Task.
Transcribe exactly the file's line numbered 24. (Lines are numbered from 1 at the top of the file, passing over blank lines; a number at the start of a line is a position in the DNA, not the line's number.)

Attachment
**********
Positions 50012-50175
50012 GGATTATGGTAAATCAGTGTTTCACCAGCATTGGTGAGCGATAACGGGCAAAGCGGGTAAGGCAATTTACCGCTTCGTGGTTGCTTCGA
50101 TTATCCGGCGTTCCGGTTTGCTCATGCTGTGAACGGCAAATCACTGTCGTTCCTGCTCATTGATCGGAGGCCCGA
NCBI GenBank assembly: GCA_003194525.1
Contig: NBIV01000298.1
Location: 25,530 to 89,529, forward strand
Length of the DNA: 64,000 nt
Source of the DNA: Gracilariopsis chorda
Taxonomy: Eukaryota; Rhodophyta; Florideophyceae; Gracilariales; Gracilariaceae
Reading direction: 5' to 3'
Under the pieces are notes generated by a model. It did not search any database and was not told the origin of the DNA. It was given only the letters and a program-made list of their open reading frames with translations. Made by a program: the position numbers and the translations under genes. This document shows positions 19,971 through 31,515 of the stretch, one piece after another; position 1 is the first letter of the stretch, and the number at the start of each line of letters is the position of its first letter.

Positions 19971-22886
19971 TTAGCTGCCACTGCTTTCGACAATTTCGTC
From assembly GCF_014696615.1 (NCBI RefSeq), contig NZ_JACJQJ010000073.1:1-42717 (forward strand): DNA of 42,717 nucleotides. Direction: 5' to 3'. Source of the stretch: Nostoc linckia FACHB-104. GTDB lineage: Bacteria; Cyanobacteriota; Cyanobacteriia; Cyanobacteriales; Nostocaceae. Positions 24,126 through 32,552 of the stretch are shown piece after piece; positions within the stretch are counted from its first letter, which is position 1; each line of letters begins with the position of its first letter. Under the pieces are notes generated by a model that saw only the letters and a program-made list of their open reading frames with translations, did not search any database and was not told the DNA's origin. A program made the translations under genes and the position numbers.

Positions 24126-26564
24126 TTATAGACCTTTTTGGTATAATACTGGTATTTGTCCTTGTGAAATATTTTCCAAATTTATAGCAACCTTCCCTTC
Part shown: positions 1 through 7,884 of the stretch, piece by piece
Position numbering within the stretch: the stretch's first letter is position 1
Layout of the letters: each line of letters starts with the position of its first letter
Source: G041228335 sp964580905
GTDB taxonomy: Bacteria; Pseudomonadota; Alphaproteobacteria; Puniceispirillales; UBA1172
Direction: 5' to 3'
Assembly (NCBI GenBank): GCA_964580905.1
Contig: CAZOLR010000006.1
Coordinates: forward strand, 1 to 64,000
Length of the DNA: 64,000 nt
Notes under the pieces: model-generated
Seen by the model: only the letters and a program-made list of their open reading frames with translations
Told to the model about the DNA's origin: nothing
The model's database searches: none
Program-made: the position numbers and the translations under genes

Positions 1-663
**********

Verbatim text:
Contig: CAZOLR010000006.1